American, Delta and United traffic still below pre-recession levels; Allegiant reports 7% drop in May demand

June 9 2011; Green Island, Central Nebraska Regional Airport. Congressman Adrian Smith sees off the inaugural flight of American Eagle to Dallas/Fort Worth. Besides boasting “250 cities in 40 countries” American Airlines is still growing but still almost 7% down on the traffic it was enjoying three years ago.

June 9 2011; Green Island, Central Nebraska Regional Airport. Congressman Adrian Smith sees off the inaugural flight of American Eagle to Dallas/Fort Worth. Besides boasting “250 cities in 40 countries” American Airlines is still growing but still almost 7% down on the traffic it was enjoying three years ago.

The latest data from the leading US carriers shows that all of them reported traffic (measured by system RPMs – Revenue Passenger Miles) growth in April, while two of them (Allegiant and United) report a year-on-year drop in traffic (RPM) in May, United by just 0.3%, Allegiant by a more significant 6.9%. After being briefly usurped by Alaska Airlines in April, Hawaiian Airlines once again reported the highest traffic (RPM) growth in May, the fifth time in six months that the airline has achieved this distinction. It should be noted that while Hawaiian Airlines’ RPMs grew by almost a quarter (24.8% to be precise), passenger numbers were up a more modest 7.7%, indicating a considerable increase in average sector length for the airline.

Source: Airline websites - NB: Continental and United figures merged under United since September 2010

Source: Airline websites - NB: Continental and United figures merged under United since September 2010

Alaska Airlines reported double-digit RPM growth for the thirteenth straight month, and were joined by both jetBlue and Southwest in recording an increase in RPMs of over 10% in May. Since officially being taken over by Southwest on 2 May, AirTran no longer reports figures separately but instead has them included in with Southwest. However, the figures presented here for Southwest do not include AirTran capacity.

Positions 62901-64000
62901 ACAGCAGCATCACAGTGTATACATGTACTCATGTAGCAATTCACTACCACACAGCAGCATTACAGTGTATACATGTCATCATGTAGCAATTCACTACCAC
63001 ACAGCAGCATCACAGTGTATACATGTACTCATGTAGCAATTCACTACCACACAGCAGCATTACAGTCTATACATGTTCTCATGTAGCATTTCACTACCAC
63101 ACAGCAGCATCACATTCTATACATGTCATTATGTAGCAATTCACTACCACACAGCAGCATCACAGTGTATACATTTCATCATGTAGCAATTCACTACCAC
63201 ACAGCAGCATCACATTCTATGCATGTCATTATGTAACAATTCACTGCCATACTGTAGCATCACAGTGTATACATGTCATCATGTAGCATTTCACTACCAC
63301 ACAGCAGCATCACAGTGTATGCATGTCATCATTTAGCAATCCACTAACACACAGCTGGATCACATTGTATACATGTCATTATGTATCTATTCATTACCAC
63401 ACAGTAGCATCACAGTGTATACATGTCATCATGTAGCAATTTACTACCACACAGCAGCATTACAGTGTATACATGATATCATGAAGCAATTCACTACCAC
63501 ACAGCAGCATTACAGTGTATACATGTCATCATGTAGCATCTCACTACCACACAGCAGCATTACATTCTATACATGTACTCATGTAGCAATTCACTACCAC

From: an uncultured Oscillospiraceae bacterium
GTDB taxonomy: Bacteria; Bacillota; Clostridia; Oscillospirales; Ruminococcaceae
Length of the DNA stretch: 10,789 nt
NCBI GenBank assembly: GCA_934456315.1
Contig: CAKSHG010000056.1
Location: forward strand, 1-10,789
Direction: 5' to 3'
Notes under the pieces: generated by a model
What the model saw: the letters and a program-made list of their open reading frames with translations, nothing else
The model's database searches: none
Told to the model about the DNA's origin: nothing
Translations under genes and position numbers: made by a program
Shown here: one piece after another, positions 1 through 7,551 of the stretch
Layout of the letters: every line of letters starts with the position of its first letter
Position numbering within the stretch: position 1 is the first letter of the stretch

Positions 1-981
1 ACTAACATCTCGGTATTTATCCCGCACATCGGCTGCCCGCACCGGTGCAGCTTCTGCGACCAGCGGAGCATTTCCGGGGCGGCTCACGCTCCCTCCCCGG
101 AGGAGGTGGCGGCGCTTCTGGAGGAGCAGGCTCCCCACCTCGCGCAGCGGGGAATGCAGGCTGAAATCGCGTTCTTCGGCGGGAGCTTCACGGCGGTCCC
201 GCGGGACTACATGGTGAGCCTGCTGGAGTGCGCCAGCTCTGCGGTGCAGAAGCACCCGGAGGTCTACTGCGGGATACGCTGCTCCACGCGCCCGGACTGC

A close look at the four remaining ‘legacy’ carriers (American, Delta, United, US Airways) shows that US Airways continues to be the only one currently generating significant growth. As the ‘new’ United continues to rationalise its network (RPMs were down 0.3% in May), American and Delta both reported RPM growth of less than 3% in March while US Airways grew by 7.6%, with domestic RPMs up 8%. American and United reported reductions in domestic RPMs in May, while at Delta the growth was a modest 1.9%.

American, Delta and United still below 2008 traffic levels

Comparing May traffic data with that of three years ago (just before the economic recession took hold in the US) shows that while Alaska Airlines (+14.4%), jetBlue (+17.4%) and Southwest (+10.4%) have all now recovered to pre-recession levels, three of the four remaining legacy carriers have not. American (-6.9%), Delta (-5.2%) and United (-6.0%), look like they may have to wait at least one, maybe two years before returning to pre-recession levels. However, US Airways RPMs were up 4% in May compared with May 2008.

Nine airlines report higher load factors in May

Nine of the 10 airlines for which data has been collected reported improved load factors in May compared with May 2010. The exception is Hawaiian Airlines where average monthly load factor was down one percentage point, but given that traffic (RPM) grew by almost 25% this seems fairly acceptable.

Source: Airline websites - NB: Continental and United figures merged under United since September 2010

Source: Airline websites - NB: Continental and United figures merged under United since September 2010

Allegiant remains the load factor champion achieving a figure of 88.1% in May, while Southwest reported an impressive five percentage point improvement from 77.2% to 82.3%. However, it still had the lowest load factors in April and May with the exception of American Eagle whose much smaller average aircraft size tends to make it hard to produce load factors comparable to the other airlines.

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